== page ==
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Nicene and Post-Nicene Fathers, Ser. II, Vol I:
The Church History of Eusebius.: Chapter XXVIII

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Chapter XXVIII.—The Persecution under Maximinus.

The Roman emperor, Alexander, having finished his reign in thirteen years, was succeeded by Maximinus Cæsar. 2004 On account of his hatred toward the household of Alexander, 2005 which contained many believers, he began a persecution, commanding that only the rulers of the churches should be put to death, as responsible for the Gospel teaching. Thereupon Origen composed his work On Martyrdom, 2006 and dedicated it to Ambrose and Protoctetus, 2007 a presbyter of the parish of Cæsarea, because in the persecution there had come upon them both unusual hardships, in which it is reported that they were eminent in confession during the reign of Maximinus, which lasted but three years. Origen has noted this as the time of the persecution in the twenty-second book of his Commentaries on John, and in several epistles. 2008



Alexander Severus was murdered early in the year 235, and was succeeded at once by his commanding general, the Thracian Maximinus, or Caius Julius Verus Maximinus, as he called himself.


The reference here is not to the immediate family of Alexander, but to the court as a whole, his family in the widest sense including court officials, servants, &c. The favor which Alexander had shown to the Christians (see chap. 21, note 8) is clearly seen in the fact that there were so many Christians at court, as Eusebius informs us here. This persecution was at first directed, Eusebius tells us, solely against the heads of the churches (τοὺς τῶν ἐκκλησιῶν ἄρχοντας), i.e. the bishops; and we might imagine only those bishops who had stood nearest Alexander and had been most favored by him to be meant (Pontianus and Hippolytus of Rome were exiled, for instance, at the very beginning of Maximinus’ reign, in the year 235; see chap. 22, note 1); for Maximinus’ hostility to the Christians seems to have been caused, not by religious motives, but by mere hatred of his predecessor, and of every cause to which he had shown favor. But the persecution was not confined to such persons, as we learn from this chapter, which tells us of the sufferings of Ambrose and Protoctetus, neither of whom was a bishop. It seems probable that most of the persecuting was not the result of positive efforts on the part of Maximinus, but rather of the superstitious hatred of the common people, whose fears had been recently aroused by earthquakes and who always attributed such calamities to the existence of the Christians. Of course under Maximinus they had free rein, and could persecute whenever they or the provincial authorities felt inclined (cf. Firmilian’s epistle to Cyprian, and Origen’s Exhort. ad Mart.). Eusebius tells us nothing of Origen’s whereabouts at this time; but in Palladius’ Hist. Laus. 147, it is said that Origen was given refuge by Juliana in Cæsarea in Cappadocia during some persecution, undoubtedly this one, if the report is true (see chap. 17, note 4).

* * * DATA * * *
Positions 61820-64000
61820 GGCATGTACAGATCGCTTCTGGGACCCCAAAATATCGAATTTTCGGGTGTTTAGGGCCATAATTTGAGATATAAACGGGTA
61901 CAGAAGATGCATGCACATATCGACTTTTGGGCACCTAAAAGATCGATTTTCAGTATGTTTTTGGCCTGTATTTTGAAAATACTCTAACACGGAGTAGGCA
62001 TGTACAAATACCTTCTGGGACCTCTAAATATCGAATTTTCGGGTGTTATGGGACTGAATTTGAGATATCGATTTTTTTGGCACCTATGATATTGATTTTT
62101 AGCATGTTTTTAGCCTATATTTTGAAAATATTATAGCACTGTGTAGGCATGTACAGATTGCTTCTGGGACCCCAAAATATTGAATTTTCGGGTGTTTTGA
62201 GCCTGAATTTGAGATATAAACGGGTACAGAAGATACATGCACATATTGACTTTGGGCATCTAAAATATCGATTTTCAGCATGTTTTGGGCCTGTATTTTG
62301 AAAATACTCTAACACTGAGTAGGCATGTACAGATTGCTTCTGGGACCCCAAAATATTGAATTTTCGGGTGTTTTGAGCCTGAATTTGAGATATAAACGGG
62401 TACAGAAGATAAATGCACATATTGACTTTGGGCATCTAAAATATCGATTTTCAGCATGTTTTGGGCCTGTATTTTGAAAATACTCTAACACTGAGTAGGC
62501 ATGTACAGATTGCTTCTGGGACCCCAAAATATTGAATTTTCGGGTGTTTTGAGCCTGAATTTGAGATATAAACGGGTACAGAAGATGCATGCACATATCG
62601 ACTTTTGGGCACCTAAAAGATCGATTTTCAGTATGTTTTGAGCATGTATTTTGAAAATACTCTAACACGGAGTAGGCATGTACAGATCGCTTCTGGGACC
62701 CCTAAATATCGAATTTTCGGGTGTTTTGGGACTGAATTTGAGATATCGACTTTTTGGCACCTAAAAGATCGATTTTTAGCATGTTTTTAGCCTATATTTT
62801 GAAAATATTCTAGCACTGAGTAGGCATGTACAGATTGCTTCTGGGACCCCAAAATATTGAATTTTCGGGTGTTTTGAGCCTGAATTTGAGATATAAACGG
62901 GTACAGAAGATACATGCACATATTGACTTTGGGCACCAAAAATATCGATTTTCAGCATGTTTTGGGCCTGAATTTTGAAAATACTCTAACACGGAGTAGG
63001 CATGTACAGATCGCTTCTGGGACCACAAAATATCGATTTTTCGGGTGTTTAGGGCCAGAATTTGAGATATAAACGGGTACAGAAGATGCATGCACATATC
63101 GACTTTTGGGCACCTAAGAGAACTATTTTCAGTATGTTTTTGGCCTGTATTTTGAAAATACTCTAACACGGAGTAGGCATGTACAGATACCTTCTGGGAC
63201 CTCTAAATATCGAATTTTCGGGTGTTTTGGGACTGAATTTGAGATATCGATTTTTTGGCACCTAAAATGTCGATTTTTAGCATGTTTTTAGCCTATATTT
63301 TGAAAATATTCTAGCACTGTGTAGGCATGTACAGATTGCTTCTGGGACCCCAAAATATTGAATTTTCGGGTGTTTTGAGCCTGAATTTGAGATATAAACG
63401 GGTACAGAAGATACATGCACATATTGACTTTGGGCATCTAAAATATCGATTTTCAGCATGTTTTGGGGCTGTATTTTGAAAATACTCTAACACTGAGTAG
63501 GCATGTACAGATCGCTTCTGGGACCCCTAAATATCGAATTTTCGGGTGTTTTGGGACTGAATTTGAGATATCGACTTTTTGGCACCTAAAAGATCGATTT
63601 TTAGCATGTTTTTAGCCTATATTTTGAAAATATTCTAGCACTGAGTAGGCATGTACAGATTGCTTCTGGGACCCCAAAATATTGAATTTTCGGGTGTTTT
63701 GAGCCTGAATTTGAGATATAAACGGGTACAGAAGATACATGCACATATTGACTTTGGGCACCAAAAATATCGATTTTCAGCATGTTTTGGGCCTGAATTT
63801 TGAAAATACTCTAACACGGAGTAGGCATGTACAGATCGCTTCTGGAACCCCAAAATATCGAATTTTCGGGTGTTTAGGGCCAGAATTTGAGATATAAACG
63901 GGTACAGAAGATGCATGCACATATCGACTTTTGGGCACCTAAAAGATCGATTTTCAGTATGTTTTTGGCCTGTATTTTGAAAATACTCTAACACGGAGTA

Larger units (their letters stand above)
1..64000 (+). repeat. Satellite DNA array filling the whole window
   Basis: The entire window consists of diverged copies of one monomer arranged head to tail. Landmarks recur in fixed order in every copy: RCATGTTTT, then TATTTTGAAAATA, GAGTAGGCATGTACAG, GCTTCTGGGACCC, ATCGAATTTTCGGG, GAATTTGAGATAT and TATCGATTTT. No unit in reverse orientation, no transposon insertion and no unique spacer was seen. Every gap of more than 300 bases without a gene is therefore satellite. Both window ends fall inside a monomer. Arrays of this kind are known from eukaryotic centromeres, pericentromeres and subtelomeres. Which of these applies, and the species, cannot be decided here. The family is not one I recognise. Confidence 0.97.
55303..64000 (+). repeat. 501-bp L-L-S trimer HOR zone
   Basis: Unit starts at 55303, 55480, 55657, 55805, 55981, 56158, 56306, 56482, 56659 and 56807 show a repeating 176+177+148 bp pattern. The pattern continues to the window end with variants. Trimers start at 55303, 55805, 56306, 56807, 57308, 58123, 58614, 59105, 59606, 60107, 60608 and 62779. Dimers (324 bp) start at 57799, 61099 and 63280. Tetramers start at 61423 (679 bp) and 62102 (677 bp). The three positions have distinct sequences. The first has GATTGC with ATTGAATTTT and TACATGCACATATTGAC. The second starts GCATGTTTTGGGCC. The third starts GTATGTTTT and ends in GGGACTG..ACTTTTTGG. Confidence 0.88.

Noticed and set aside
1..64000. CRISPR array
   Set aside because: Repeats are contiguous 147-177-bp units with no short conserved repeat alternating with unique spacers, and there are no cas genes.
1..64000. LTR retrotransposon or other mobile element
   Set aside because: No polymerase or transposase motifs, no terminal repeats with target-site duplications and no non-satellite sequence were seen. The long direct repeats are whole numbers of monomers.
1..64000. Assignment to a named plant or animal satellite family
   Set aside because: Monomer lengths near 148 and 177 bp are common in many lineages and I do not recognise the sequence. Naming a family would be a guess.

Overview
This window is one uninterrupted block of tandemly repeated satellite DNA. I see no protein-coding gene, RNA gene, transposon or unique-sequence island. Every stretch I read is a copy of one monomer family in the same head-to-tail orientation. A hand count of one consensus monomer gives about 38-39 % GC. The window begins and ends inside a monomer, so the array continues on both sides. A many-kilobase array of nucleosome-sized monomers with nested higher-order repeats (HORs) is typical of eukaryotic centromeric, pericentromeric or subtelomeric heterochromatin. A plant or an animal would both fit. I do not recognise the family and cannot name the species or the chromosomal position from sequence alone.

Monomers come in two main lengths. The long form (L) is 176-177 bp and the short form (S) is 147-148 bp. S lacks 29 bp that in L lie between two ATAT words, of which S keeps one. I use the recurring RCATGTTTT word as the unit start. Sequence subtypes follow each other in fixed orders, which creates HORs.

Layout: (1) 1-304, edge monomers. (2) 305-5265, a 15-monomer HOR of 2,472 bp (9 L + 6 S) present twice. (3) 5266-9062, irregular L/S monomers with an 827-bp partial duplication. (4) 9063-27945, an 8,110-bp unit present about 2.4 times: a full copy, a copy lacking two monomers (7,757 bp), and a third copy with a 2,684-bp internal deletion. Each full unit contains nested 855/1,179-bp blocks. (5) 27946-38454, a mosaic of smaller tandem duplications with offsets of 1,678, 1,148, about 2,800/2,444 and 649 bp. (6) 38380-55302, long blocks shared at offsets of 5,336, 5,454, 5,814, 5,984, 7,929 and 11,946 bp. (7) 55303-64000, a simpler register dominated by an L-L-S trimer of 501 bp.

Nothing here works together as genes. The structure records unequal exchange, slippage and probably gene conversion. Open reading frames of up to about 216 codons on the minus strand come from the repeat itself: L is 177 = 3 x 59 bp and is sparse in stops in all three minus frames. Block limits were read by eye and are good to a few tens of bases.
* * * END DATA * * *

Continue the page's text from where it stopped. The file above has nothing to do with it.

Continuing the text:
This work on martyrdom (εἰς μαρτύριον προτρεπτικὸς λόγος, Exhortatio ad Martyrium) is still extant, and is printed by Lommatzsch in Vol. XX., p. 231–316. It is a most beautiful and inspiring exhortation.


On Ambrose, see chap. 18, note 1. Protoctetus, a presbyter of the church of Cæsarea (apparently Palestinian Cæsarea), is known to us only from this passage.


On Origen’s Commentary on John’s Gospel, see chap. 24, note 1. No fragments of the twenty-second book are extant, nor any of the epistles in which reference is made to this persecution.

Next: Chapter XXIX